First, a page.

from Turkmenistan to Ukraine and owns a Kiev basketball club - and Ivan Fursin,
a banker, were the beneficial owners of the 50-percent stake.
Raiffeisen Zentralbank in Austria confirmed the names, saying it was holding the
stake on their behalf. In an e-mailed statement, the bank said Centragas
Holding, a company based in Vienna, "is a joint owner of RosUkrEnergo."
Russia's state-controlled monopoly Gazprom owns the other 50 percent of
Firtash owns 90 percent of Centragas and Fursin holds the other 10 percent, the
statement said. Raiffeisen said in the past that it held the stake as trustee,
but declined to disclose the names of the owners.
The disclosures come as concern is growing that Ukraine, which is the transit
route for 80 percent of Russia's natural gas exports to Europe, was tolerating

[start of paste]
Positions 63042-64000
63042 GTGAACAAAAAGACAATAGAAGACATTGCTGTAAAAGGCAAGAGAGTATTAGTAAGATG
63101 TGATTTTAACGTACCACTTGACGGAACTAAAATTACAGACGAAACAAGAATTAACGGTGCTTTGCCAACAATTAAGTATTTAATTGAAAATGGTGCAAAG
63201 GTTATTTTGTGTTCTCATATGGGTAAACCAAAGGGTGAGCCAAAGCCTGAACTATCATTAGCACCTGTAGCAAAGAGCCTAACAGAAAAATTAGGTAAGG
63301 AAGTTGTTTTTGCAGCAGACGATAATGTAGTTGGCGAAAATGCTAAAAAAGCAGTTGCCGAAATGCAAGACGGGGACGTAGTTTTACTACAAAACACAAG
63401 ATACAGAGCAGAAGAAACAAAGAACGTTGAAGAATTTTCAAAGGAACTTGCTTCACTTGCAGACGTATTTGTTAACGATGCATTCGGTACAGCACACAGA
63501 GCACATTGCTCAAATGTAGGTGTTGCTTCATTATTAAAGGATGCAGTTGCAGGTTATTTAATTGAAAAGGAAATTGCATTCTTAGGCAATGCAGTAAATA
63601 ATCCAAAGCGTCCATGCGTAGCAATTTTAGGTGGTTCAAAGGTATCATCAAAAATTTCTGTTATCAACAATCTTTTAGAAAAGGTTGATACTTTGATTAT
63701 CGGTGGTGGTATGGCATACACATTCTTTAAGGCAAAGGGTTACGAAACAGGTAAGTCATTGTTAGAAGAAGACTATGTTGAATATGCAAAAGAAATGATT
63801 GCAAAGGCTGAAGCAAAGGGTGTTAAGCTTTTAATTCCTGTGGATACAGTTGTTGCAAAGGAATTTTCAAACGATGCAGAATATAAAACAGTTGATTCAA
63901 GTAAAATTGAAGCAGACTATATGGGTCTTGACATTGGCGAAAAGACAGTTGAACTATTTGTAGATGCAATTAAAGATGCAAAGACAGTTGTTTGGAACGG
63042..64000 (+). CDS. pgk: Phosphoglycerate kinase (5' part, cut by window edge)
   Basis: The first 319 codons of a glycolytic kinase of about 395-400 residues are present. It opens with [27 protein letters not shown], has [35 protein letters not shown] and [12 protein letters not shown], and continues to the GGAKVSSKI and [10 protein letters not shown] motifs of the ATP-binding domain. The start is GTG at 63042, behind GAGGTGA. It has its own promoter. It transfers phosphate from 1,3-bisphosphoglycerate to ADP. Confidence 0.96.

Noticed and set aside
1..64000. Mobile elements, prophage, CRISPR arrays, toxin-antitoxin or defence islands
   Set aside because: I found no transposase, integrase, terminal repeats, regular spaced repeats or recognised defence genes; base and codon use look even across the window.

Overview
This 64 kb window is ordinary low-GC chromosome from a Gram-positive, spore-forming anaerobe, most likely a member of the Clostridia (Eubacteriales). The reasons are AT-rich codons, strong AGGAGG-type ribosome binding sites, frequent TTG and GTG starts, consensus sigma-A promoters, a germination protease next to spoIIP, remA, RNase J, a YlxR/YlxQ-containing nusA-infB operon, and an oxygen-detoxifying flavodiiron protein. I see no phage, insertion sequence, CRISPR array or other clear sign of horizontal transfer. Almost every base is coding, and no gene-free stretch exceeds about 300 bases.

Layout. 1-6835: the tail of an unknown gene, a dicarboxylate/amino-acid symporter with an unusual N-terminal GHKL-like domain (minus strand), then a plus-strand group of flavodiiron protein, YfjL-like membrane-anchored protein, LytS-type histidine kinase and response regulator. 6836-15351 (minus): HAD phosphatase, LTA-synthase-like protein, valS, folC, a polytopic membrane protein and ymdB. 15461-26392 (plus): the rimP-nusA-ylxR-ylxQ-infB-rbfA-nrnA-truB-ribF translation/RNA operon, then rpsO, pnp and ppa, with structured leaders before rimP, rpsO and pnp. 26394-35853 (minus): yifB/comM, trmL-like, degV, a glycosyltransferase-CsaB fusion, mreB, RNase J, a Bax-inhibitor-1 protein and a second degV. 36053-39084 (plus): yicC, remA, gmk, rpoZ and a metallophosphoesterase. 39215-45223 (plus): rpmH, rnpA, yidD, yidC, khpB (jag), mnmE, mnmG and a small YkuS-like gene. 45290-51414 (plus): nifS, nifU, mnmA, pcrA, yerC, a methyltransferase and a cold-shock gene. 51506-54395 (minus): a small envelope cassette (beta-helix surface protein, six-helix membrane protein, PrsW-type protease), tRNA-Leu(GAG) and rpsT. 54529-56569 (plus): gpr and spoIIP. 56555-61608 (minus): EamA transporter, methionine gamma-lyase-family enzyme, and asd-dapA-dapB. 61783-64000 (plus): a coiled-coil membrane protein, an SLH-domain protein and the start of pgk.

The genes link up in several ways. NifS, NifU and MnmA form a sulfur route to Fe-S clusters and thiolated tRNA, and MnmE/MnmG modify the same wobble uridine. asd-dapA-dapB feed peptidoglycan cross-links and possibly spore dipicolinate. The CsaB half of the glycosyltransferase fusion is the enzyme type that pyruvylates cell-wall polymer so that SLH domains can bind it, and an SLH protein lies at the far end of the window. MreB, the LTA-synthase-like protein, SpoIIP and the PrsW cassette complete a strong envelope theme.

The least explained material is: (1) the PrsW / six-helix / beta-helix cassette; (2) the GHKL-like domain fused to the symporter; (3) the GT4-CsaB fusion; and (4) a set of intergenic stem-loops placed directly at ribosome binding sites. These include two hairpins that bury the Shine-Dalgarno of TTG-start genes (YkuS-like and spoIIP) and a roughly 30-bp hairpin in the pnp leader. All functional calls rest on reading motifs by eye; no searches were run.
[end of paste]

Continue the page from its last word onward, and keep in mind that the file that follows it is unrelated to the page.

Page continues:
opaque deals, even after the "Orange Revolution" of 2004, that
jeopardize regional energy security. Suspicion has even fallen on Yushchenko,
whom some say is implicated.
RosUkrEnergo bounced into the public eye when it was named as the go-between in
a deal to resolve a natural gas pricing dispute between Russia and Ukraine that
interrupted supplies to Europe over the New Year. The U.S. Justice Department's
organized crime section reportedly opened a probe into RosUkrEnergo, with
diplomatic and financial sources saying that Raiffeisen had cooperated by
providing information on the company.
Izvestia, which is owned by Gazprom, published extracts from an audit report by
PricewaterhouseCoopers that named the two men as owners of Centragas.
Ukraine's energy minister, Ivan Plachkov, was quoted by Interfax- Ukraine news
agency as saying that Kiev may review the natural gas deal made in January
because of the revelations.
RosUkrEnergo's sales in 2005 were around US$3.5 billion and it made profits of